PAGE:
Monday, April 25, 2016
The Pemex Vinyl Chloride Plant Explosion
Unless you work in the petrochemical industry, you have probably never been near the substance called vinyl chloride. It is a chlorinated hydrocarbon that is made when one of the four hydrogen atoms in the compound called ethylene is replaced by a chlorine atom. On the other hand, unless you live in a house whose plumbing is all more than forty or so years old, you probably use products made with vinyl chloride every day. Polyvinylchloride (PVC) pipes are used in the plumbing of nearly all new residential and business construction, and about 40 million metric tons (units of 1,000 kg) of PVC plastic were made in 2013. But all PVC pipes were once the toxic, flammable liquid called vinyl chloride, and that is what may have got loose at the Pemex chlorinate 3 plant in the Gulf Coast city of Coatzacoalcos, Mexico last Wednesday, Apr. 20. The resulting explosion and fire killed at least 28 people and injured over a hundred, with more still missing as of today.
Besides the immediate human tragedy, this accident raises important questions about the safety record of the state-owned petroleum company Pemex.
At this writing, little is known about the cause of the blast. Coatzacoalcos is a town at the very southernmost tip of the Gulf of Mexico, in the Mexican state of Veracruz between central Mexico and the Yucatan Peninsula. It is one of the main export terminals for Mexican oil and is a logical location for a vinyl-chloride plant, since its manufacture requires large quantities of the petrochemical ethylene. The chlorinate 3 plant is a joint venture between Pemex and a PVC-pipe manufacturer called Mexichem.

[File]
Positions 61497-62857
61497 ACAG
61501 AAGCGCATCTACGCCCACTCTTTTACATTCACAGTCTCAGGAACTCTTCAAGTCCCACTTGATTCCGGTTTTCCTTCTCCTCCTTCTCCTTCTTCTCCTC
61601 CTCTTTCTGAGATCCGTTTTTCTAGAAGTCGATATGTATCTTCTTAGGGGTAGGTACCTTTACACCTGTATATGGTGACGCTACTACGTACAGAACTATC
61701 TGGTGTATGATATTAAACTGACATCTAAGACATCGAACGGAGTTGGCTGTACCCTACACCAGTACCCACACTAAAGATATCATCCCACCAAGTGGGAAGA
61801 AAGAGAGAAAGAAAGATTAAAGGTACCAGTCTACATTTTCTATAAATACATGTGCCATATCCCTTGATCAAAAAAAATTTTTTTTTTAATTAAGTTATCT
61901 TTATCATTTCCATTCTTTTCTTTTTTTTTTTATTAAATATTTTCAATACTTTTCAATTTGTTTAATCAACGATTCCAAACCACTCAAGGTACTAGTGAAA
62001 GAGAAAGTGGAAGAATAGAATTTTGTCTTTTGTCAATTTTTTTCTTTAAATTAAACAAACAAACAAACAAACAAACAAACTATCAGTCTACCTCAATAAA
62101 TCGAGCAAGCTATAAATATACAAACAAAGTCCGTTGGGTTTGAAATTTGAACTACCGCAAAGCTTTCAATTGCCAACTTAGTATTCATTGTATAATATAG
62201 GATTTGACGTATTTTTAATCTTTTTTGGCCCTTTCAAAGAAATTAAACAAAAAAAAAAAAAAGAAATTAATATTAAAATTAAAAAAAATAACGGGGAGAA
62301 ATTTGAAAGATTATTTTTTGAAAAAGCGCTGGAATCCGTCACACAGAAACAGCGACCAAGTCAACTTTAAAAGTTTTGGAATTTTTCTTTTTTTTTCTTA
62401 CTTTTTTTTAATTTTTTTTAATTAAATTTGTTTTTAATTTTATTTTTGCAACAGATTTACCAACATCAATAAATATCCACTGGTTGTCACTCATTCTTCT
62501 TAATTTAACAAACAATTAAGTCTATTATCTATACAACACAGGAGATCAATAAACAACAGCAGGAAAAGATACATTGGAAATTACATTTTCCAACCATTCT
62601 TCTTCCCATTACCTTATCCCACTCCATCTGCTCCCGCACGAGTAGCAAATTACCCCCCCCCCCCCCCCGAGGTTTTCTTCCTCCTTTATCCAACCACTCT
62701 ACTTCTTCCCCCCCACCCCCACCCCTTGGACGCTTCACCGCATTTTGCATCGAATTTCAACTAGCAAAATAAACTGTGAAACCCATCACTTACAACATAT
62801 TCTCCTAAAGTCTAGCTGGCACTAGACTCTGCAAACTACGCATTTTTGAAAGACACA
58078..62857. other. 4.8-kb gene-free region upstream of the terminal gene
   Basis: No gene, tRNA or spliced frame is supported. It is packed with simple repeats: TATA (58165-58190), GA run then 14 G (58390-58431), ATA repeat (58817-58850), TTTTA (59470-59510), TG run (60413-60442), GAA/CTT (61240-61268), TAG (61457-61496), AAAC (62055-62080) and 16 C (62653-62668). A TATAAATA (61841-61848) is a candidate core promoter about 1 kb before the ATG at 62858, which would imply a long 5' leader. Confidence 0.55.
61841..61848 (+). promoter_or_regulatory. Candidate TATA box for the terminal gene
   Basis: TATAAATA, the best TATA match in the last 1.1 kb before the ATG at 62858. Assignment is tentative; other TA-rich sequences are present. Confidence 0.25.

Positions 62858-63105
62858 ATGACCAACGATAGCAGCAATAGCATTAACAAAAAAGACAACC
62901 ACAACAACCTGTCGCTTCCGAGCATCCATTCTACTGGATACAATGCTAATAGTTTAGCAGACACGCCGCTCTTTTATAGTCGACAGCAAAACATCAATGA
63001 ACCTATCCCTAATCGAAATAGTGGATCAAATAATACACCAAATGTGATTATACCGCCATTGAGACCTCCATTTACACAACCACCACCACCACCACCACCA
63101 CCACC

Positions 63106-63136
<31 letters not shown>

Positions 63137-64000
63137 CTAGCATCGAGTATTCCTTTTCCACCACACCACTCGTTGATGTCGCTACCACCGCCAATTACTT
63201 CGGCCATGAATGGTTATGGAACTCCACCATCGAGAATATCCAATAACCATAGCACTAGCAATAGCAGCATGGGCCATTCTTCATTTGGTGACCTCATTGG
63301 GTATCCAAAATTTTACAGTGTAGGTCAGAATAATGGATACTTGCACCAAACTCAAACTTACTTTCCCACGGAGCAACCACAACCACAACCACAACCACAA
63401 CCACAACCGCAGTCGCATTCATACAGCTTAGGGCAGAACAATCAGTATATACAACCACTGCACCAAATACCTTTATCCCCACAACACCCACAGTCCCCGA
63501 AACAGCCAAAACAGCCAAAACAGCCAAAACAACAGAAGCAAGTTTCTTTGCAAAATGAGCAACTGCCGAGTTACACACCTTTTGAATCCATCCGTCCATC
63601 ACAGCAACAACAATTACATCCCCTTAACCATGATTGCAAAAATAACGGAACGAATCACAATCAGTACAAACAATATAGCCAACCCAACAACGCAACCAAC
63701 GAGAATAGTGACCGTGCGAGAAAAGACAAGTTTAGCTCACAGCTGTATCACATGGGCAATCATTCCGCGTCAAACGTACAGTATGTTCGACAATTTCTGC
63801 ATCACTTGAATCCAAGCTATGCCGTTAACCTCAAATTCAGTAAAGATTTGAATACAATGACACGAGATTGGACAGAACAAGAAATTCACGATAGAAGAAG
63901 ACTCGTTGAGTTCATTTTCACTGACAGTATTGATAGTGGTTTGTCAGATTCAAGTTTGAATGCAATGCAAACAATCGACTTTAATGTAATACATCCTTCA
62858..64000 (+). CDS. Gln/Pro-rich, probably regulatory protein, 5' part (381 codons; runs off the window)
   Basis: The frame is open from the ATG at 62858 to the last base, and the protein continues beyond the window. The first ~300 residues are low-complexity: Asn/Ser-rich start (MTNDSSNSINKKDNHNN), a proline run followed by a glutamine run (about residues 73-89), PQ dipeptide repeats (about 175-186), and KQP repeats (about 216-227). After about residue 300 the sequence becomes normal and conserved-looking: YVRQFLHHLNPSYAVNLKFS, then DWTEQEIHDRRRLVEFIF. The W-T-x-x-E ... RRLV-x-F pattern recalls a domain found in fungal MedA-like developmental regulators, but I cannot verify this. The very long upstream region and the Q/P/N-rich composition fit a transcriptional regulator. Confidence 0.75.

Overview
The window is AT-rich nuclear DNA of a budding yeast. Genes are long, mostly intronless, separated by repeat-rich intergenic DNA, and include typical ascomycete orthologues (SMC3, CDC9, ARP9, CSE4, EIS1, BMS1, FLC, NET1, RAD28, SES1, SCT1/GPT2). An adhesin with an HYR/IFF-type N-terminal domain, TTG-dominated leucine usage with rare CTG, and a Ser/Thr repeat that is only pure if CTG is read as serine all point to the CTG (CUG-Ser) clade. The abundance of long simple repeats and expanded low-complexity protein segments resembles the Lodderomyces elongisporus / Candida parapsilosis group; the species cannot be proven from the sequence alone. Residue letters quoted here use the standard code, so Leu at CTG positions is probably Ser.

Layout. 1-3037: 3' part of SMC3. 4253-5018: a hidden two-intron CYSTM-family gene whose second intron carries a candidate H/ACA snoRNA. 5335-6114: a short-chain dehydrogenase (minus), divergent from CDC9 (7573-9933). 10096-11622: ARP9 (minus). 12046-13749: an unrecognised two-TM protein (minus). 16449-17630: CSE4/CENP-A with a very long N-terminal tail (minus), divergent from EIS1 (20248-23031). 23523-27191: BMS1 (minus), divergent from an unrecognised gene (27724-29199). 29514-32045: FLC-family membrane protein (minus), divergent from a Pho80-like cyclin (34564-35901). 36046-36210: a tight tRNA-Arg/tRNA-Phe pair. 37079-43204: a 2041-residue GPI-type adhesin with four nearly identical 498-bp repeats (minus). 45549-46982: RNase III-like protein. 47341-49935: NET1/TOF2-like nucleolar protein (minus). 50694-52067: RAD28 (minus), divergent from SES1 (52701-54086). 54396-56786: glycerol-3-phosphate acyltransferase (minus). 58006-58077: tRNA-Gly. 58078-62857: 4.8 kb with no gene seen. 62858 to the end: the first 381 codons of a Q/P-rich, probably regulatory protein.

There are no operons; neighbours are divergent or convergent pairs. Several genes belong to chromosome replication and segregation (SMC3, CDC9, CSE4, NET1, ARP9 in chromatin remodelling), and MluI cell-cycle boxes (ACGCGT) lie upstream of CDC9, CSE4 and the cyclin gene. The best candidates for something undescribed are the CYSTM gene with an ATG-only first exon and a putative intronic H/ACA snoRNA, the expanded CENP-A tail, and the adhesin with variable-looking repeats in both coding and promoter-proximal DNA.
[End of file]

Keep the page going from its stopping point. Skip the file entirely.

As with many petrochemicals, vinyl chloride is hazardous in several ways. If released into the air, it evaporates into a dense vapor and can catch fire if a source of ignition such as an automobile engine is nearby. Worse yet, the products of combustion are themselves hazardous: hydrogen chloride (which when dissolved in water makes hydrochloric acid), and phosgene, which was used as a poison gas in World War I. Besides the danger of explosion and fire, vinyl chloride is extremely toxic, and causes liver damage in animals at concentrations in air as low as 500 parts per million. Higher concentrations cause acute illness and even death. Because of these hazards, vinyl chloride is usually stored in double-walled containers under pressure, with leak monitors that detect low levels of leakage from the inner container before the outer wall is breached.
It may take months before we can learn exactly what happened at Coatzacoalcos, but it is obvious that a large amount of something flammable got loose. Some reports mention a strong odor of ammonia, which could be from refrigeration machinery used in process cooling operations in the plant. Whether or not vinyl chloride itself was released, the high death toll says several things about this accident.